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  I, the Jury Hammer To Call
Year: 1982
Director: Richard T. Heffron
Stars: Armand Assante, Barbara Carrera, Laurene Landon, Alan King, Geoffrey Lewis, Paul Sorvino, Judson Scott, Barry Snider, Julia Barr, Jessica James, Frederic Downs, Mary Margaret Amato, F.J. O'Neill, William G. Schilling, Leigh Harris, Lynette Harris
Genre: Action, ThrillerBuy from Amazon
Rating:  5 (from 1 vote)
Review: Mike Hammer (Armand Assante) is a private eye in New York City, and though he has trouble keeping his exotic fish alive in their tank, he has no trouble professionally - until now, when he hears of the death of a good friend he was Army buddies with in the Vietnam War. This man had only one arm thanks to his injury in the conflict, and had been shot at home by an unknown assailant who crept in through the front door of his apartment and put a bullet in his gut, but the police have nothing to go on as the motive is difficult to work out. Hammer thinks he can do a better job than the cops, and soon makes this case his business in tribute to his fallen friend, but on questioning his wife, all he gets is that he was undergoing sex therapy...

Waidaminnit, sex therapy in a Mickey Spillane adaptation? What kind of woolly liberal thinking was this, real men in his books didn't need anything like that to get their motor revved unless they were some kind of pervert or sumthin', so what was going on here? It was just one of a handful of updates to the author’s 1947 novel added by screenwriter Larry Cohen, who was all set to helm the movie himself until he was unceremoniously removed from the director's position and replaced with TV director Richard T. Heffron, who was relied upon by the producers to get the job done efficiently and on time, though the more stylish and offbeat Cohen might have come up with something more striking had he had his way.

As it was, what you ended up with looked like a television pilot that someone had sneaked a bunch of X-rated sex and violence into, and if it wasn't quite as extreme as cinema could get, then Cohen's exploitation fingerprints were notably all over the results even if he had been fired before he could really stamp his authority upon the affair. There had been a previous version of this, the first Hammer novel, back in 1953 - in 3D no less - but understandably that had to tone down the more lurid plot elements, something the film world was less bothered with now the seventies excesses had defined adult filmmaking from then on, but here the character of Hammer still felt like a man out of step with the times.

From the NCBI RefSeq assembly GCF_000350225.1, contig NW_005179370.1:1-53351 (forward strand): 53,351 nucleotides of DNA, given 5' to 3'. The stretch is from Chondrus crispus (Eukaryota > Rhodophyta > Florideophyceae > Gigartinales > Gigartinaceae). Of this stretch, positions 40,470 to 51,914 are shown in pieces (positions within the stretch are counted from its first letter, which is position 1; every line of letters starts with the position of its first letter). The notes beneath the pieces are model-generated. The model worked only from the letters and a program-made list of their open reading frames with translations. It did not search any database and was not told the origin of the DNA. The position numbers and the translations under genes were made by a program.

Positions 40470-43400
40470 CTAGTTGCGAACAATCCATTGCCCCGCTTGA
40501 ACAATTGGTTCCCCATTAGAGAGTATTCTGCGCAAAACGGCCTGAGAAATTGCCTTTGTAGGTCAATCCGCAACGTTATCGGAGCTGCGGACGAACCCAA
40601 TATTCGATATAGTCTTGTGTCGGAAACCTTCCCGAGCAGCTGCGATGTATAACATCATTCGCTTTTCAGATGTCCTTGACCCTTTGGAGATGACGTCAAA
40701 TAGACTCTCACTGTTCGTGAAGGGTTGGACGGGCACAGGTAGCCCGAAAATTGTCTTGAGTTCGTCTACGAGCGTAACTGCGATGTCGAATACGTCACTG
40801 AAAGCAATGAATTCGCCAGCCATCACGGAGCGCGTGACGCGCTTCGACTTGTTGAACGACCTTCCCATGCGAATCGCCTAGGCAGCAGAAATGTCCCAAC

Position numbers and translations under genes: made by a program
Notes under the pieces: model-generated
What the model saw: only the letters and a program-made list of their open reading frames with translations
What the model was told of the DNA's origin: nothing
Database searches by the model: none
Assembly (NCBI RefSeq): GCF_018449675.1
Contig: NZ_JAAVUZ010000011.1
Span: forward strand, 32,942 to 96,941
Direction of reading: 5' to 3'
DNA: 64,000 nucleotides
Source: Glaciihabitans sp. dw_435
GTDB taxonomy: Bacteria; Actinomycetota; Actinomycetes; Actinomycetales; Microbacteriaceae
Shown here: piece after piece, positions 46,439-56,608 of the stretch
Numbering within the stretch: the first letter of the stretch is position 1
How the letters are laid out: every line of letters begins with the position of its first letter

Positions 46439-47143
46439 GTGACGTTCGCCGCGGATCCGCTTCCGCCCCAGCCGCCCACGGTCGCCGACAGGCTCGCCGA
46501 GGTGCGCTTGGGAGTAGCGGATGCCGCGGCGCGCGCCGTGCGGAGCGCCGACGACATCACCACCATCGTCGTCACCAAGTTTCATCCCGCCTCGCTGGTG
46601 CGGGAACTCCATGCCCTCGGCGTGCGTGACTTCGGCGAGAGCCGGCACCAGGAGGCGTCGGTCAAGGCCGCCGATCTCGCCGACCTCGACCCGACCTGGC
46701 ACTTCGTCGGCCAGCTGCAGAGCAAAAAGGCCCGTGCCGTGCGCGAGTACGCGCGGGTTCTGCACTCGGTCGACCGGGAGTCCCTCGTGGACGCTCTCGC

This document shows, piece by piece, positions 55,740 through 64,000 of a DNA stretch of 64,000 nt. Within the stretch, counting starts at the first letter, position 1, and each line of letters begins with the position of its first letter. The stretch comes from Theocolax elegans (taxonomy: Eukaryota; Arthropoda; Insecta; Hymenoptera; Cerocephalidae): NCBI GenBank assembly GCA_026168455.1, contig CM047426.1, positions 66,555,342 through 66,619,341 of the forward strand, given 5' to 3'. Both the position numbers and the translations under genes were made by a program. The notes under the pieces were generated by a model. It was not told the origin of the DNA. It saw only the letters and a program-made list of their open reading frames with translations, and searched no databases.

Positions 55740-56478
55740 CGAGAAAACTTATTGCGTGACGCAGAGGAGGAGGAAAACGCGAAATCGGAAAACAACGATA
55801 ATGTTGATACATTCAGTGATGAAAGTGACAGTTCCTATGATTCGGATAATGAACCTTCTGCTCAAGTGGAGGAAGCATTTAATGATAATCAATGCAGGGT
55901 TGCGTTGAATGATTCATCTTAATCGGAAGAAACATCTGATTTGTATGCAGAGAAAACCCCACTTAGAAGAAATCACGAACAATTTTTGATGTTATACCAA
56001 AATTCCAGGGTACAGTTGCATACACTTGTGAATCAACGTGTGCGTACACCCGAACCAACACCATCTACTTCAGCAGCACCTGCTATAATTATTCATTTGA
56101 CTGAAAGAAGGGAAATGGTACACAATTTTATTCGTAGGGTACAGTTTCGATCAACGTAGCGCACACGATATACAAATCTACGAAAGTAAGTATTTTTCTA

That was until the final act, where the nascent eighties action movie tropes really began to establish themselves, that image of the lone hero against improbable odds wielding nothing but a selection of firearms racing to popularity in this decade much as the Western heroes of old had caught the imagination of the largely male-dominated audience. It was they this appealed to, pandered to you might say, casting a leading lady in Barbara Carrera who was not averse to doffing her togs, here playing the shady psychotherapist Dr Charlotte Bennett who runs her own swanky retreat where the patients are invited to shag their way to happiness, apparently quite often in orgies (played out by porn stars), as witnessed by a bemused Hammer. The sex was all very well, yet with this milieu the violence had to follow.

Thus the orgy is intercut with shots of the twins from the same year's camp favourite Sorceress murdered by the resident psychopath in the most undignified fashion - another indication of the eighties was the presence of a psycho killer in the ranks, played by Judson Scott as a man whose mind has been deliberately warped by Charlotte's designs to create an assassin, as backed by sinister Communist forces, just to make it even more of its time. Assante handled this pretty well, maybe not the most obvious Hammer though you could argue the character's era had passed; that said, Spillane would return to him periodically, including after this movie had been released. Laurene Landon was on spirited form as his ever-loyal secretary Velda, and Alan King an unlikely gangster villain was a fairly successful choice, though most of this was evidently straining to be of its own decade and leaving the conventions of when the novel was penned behind, using the brand recognition to piggyback onto its contemporary setting, which may be why there was never a sequel: it had the right idea, but something more original to the eighties was needed. Music by Bill Conti (dig the cop show theme).
Reviewer: Graeme Clark

 

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